Sometimes all of this is a bit much for me. If a child never learns to keep her hands quiet, for example, how will she ever learn to do school work or focus? And if we don't to some extent teach our children how to make their way in this so-called neurotypical-dominated life, are we not subjecting them to ridicule and abuse? This isn't to excuse such abuse -- it's just acknowledging the reality that if you, say, let your child make unique noises and body movements whenever she wants to in public, ridicule is going to happen.
But then I read this article called "The Obsessive Joy of Autism." In it the author shares about her sheer joy at doing sudoku puzzles or watching the show Glee. She writes:
I flap a lot when I think about Glee or when I finish a sudoku puzzle. I make funny little sounds. I spin. I rock. I laugh. I am happy. Being autistic, to me, means a lot of different things, but one of the best things is that I can be so happy, so enraptured about things no one else understands and so wrapped up in my own joy that, not only does it not matter that no one else shares it, but it can become contagious.
This is the part about autism I can never explain. This is the part I never want to lose. Without this part autism is not worth having.
Neurotypical people pity autistics. I pity neurotypicals. I pity anyone who cannot feel the way that flapping your hands just so amplifies everything you feel and thrusts it up into the air. I pity anyone who doesn’t understand how beautiful the multiples of seven are, anyone who doesn’t get chills when a shadow falls just so across a solitaire game spread out on the table. I pity anyone who is so restrained by what is considered acceptable happiness that they will never understand when I say that sometimes being autistic in this world means walking through a crowd of silently miserable people and holding your happiness like a secret or a baby, letting it warm you as your mind runs on the familiar tracks of an obsession and lights your way through the day.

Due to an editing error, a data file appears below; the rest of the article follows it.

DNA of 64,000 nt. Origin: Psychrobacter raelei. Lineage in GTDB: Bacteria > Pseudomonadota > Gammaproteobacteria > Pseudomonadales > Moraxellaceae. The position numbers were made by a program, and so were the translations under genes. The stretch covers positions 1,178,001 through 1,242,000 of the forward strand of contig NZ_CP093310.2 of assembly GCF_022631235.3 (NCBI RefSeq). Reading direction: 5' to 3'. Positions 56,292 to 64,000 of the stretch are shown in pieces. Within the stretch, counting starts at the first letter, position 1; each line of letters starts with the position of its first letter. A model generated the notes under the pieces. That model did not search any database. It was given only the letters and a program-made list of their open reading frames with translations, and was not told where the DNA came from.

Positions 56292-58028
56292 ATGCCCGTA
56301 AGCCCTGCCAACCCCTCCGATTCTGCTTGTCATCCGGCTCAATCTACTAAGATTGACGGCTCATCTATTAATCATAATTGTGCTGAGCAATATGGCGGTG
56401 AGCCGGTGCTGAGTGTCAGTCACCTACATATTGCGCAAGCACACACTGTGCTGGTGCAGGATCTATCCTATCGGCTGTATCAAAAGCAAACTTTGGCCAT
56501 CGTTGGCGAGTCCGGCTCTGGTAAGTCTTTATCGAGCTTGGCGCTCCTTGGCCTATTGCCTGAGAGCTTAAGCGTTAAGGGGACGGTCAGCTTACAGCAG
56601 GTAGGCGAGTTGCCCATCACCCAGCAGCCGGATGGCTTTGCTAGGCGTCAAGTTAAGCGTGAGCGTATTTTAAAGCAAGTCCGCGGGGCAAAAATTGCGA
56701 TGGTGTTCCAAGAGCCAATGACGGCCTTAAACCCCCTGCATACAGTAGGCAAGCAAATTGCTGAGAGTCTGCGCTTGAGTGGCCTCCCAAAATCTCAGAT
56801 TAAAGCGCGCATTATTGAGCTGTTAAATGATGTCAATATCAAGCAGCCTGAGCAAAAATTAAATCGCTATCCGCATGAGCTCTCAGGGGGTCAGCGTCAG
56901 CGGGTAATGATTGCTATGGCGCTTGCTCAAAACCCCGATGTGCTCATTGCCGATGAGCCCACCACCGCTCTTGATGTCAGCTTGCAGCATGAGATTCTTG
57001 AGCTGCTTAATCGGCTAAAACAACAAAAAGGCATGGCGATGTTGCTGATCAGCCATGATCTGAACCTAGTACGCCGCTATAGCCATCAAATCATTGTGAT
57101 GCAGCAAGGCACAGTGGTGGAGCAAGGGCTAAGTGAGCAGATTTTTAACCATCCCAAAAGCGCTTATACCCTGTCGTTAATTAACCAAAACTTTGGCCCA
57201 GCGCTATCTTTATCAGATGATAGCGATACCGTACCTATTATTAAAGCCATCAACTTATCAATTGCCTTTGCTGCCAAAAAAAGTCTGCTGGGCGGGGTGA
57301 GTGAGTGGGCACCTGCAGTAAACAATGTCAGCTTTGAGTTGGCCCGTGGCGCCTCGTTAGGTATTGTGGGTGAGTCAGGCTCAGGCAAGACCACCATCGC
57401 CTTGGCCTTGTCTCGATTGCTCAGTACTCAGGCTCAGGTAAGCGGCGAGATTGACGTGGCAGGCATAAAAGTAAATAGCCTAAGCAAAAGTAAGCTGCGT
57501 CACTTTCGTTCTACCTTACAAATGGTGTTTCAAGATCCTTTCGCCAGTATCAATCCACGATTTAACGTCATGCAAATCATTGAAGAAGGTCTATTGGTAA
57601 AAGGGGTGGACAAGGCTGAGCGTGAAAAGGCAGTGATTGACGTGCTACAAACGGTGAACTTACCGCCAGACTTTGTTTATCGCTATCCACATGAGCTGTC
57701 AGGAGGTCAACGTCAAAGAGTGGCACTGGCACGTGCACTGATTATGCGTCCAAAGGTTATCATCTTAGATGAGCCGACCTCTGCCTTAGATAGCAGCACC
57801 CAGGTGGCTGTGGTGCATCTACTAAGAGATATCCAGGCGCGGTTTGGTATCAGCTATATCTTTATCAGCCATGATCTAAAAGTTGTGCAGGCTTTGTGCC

As I read I immediately thought of writing this a little over a year ago.
And then I saw my seventh grade self. This was 1987 and I had a new love: Kirk Cameron and the sitcom Growing Pains. Every Tuesday night at 8:30 I would position myself in front of the TV with my tape recorder (our VCR had inconveniently stopped recording around then) and would tape the intro to the show and theme song. During the next 20-something minutes I could not move from the television. I needed to soak in every minute. After I would write a brief synopsis of the episode in my diary and give it a grade as well. Then during the week I would play what I'd recorded while in the privacy of my room. I'd sing the theme song and memorize the script. And when I was doing that, when I heard those opening notes of "Show me that smile again..." I felt such an inexplicable joy. In those moments, indulging my obsession, if you will, I was no longer a nerd with few friends who cried too much and didn't know a thing about fashion or make-up.
When I remembered this, I thought about the traces of autism that rest in many of us. I thought about the times I've listened to a song over and over because a certain chord in a certain spot made me impossibly happy. I thought of the way many times at parades when I see veterans marching and American flags I feel this sense of both pride and sensitivity and nostalgia that I almost always have tears in my eyes without being able to define why. I thought how the simple aroma of basil can transport me to my grandmother's garden and her weathered hands lifting the leaves to my nose and the moment is nearly palpable, I'm almost living it again, and I'm flooded with something that feels absolutely beautiful.
To acknowledge these feelings, and that they may be just an inkling of what someone with autism feels, just a touch of the way their senses are impacted by the seemingly mundane, helps me see.
Ethan went through a hand-flapping phase, awhile back. I remember being taken aback, worried about him regressing, worried about how he might look. I think if he happened to pick up the habit again I might still have those feelings.
But I might have a little more compassion and understanding as well. "It's not that people with autism don't feel anything," someone once said to me. "It's that they feel too much."
More people need to know this. And maybe, in some small way, more people need to be just a little bit more autistic. If they were, maybe life would seem a little more beautiful and not quite as mundane.